Where most punk music was constructed over guitar power chords in major scales with the accent on the first and third beat of the bar, the trademark Police sound features a bouncy bass groove beneath extended and minor chords accenting the second and fourth beats. Pre-choruses and choruses were crafted to be energetic and hook-filled through reversion to more typical rock-pop rhythms. In other words: we got reggae but, in this case, without the soporific reefer. Chart success wasn’t immediate, but what the Police created would soon prove to be a winning formula. After overcoming a false start, a re-released cut of their first single, ‘Roxanne’, pushed its way towards the top of the British playlists and over halfway up the US Billboard as well. The Police also paved the way for a little Aussie outfit called Men at Work, whose second big hit was more than slightly Caribbean in feel.

The earliest incarnation of ‘Down Under’ is pure white boy reggae. Instead of the now familiar flute line as opening, Rees leads off with a very similar intro melody played on the bass guitar. The tempo is noticeably slower and the drums don’t come in until a roll at the seventh bar. In contrast, the well-known version of the tune kicks off with Jerry Speiser’s tom-toms punching out. Listen to the old proggy recording – itself the B-side of their first single – and the next surprise is the timbre of the vocals: Hay sounds like he’s singing through a primary school PA system. In fact, his vocals have gone through an equaliser or sound filter that has diluted the rich tones we know he can deliver. The early cut is a kind of thin, flat, distant or dreamy effect, perhaps analogous to a mental dope haze, reflecting themes touched on in the second line of the lyrics. It’s not a long bow to draw, given that much of Caribbean reggae at the time was a celebration, or at least created under the influence, of the notorious weed.

Further contrasts with the later, poppier incarnation of ‘Down Under’ are evident. The old take has Hay almost talking or rapping the second part of the chorus. Until over a minute into the song, we’ve heard no flute at all, and instead we get Strykert’s short guitar fills. Initially these feature harmonics and heavy delay in the style of Andy Summers from the Police, and later short pentatonic scales, not a long way from the tone and phrasing that characterises Mark Knopfler’s work on the 1978-released and hugely popular single ‘Sultans of Swing’. By the time we get to the end of the second verse, the rhythm guitar pokes through in an offbeat groove with staccato feel, all muted downstroke with treble chords on the upstroke strings. Summon to mind here Elvis Costello’s playing as he draws us into the minor-keyed verses of ‘Watching the Detectives’, another example of crossover reggae emerging from the British new wave.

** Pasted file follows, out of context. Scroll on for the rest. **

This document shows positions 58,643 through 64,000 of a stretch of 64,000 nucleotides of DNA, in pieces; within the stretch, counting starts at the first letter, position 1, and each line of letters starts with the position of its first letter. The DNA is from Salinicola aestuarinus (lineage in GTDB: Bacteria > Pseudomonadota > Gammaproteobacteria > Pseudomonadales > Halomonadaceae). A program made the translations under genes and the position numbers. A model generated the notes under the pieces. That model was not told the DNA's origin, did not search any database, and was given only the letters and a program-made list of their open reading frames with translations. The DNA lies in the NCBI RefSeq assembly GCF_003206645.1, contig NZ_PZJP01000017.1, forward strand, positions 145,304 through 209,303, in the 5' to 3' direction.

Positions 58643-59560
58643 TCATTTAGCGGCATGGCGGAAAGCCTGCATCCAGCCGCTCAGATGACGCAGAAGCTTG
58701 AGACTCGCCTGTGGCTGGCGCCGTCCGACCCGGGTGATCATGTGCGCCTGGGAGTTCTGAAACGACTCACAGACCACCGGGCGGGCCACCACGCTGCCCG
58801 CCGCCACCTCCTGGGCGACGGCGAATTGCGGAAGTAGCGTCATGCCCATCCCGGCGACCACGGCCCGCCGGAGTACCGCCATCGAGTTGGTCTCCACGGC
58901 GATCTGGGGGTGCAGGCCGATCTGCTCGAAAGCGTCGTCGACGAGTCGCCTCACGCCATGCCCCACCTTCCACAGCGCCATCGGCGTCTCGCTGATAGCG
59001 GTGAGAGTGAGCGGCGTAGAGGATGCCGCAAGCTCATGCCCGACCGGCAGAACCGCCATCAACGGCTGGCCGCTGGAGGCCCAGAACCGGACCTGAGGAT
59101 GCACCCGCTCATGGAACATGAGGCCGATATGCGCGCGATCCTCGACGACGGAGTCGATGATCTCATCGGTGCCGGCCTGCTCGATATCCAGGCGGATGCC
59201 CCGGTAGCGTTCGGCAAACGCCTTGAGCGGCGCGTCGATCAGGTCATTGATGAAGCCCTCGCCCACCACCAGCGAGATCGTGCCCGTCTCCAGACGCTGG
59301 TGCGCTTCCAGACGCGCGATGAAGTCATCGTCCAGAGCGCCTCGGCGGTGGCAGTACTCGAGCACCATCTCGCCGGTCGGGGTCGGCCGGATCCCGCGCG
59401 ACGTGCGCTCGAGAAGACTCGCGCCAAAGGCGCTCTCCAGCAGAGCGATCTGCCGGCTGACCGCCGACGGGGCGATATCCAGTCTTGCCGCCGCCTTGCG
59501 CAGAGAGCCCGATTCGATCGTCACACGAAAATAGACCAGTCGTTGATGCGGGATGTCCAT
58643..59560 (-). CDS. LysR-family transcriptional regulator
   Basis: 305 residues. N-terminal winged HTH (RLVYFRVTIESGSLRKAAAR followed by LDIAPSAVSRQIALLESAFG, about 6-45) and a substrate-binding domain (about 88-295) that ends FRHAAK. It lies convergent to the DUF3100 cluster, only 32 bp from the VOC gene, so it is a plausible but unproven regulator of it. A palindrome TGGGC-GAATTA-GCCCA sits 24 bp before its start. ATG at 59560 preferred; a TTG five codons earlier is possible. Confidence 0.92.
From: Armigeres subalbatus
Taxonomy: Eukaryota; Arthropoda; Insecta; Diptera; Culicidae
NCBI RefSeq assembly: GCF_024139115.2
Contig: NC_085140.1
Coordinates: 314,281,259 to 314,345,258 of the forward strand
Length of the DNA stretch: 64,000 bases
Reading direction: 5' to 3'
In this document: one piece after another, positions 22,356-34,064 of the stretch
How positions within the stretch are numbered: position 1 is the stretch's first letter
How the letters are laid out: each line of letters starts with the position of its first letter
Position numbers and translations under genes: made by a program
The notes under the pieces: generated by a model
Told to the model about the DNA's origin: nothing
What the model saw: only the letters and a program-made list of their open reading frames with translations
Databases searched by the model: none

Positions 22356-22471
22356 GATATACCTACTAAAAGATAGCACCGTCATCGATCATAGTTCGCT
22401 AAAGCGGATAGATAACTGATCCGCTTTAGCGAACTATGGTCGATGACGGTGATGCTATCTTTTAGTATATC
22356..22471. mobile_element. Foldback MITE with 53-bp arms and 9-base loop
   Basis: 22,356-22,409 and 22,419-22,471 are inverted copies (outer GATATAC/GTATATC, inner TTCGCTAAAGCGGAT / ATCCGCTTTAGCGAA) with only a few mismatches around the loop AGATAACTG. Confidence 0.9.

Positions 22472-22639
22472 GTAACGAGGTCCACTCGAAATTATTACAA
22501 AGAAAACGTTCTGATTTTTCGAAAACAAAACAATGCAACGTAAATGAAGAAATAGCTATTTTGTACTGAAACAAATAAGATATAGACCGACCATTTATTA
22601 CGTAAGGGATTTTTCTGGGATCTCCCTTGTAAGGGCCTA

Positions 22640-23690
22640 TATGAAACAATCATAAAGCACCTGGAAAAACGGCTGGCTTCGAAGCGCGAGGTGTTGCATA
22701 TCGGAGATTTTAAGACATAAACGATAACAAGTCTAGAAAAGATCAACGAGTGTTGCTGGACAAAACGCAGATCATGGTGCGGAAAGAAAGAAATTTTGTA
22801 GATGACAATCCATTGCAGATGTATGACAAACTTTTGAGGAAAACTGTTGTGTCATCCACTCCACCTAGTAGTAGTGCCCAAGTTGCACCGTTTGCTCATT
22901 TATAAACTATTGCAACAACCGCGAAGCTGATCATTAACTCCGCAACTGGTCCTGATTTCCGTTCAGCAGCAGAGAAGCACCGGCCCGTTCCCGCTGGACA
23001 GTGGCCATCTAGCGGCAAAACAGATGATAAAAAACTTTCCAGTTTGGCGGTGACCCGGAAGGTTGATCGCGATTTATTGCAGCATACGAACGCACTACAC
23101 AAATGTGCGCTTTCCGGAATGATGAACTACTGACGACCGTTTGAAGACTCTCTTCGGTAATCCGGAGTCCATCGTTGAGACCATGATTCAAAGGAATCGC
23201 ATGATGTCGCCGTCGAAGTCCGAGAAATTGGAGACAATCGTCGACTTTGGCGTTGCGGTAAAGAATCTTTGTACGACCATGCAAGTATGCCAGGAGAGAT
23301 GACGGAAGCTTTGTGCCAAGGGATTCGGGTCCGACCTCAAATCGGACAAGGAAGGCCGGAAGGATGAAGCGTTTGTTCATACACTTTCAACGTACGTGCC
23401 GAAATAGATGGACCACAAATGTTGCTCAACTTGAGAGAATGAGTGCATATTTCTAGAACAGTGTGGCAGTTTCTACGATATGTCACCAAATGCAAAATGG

Perhaps the greatest difference between the familiar, straight-ahead pop recording of ‘Down Under’ and the old B-side arrangement comes at the breakdown, when the band suddenly launches into a two-chord vamp whose melodic shape and mood bring to mind a medieval jig. With an obvious nod to the British prog folk movement of the early seventies, the flute comes into its own here, doubling the bass or trading licks with the lead guitar. While in this early version Ham does, at one point, seem to include references to an old Australian round called ‘Kookaburra Sits in the Old Gum Tree’, the contribution consists of no more than a pair of three-second quotes. Neither the instrumental break nor the flute or guitar colourings throughout the rest of this demo cut of ‘Down Under’ show any sign of Australia’s famous laughing gumtree dweller. In fact, if there is such a thing as an ‘Australian sound’, it certainly isn’t obvious when you listen to this track. Remove the lyrical references and the tune could have come from anywhere on the planet.

Reggae pop, when done well, is a no-brainer as far as sales potential. Even artists as established in their respective genres as Led Zeppelin, Elton John and Eric Clapton have let sprout their musical dreadlocks in the cause of easy chart success. Like any smart songwriter, Hay was listening to and absorbing everything on the radio. Sounds were important, melody even more so. Industry people know that in order to achieve a killer single, you also have to create an image or story that will sell the tune. As yet, Men at Work hadn’t nailed that part. Although the early recording of ‘Down Under’ was undeniably more interesting than its A-side partner, the eccentric, laid-back reggae tune about the adventures of an Aussie abroad still needed the attention of a good producer and some clever marketing. And while this drug-themed number remained a staple of the band’s set list, no one outside the Melbourne pub circuit would hear the song until the Men could secure themselves a record contract.


This is an edited extract from Down Under: The Tune, The Times, The Tragedy, by Trevor Comony.

Release: August 2015

RRP: $29.99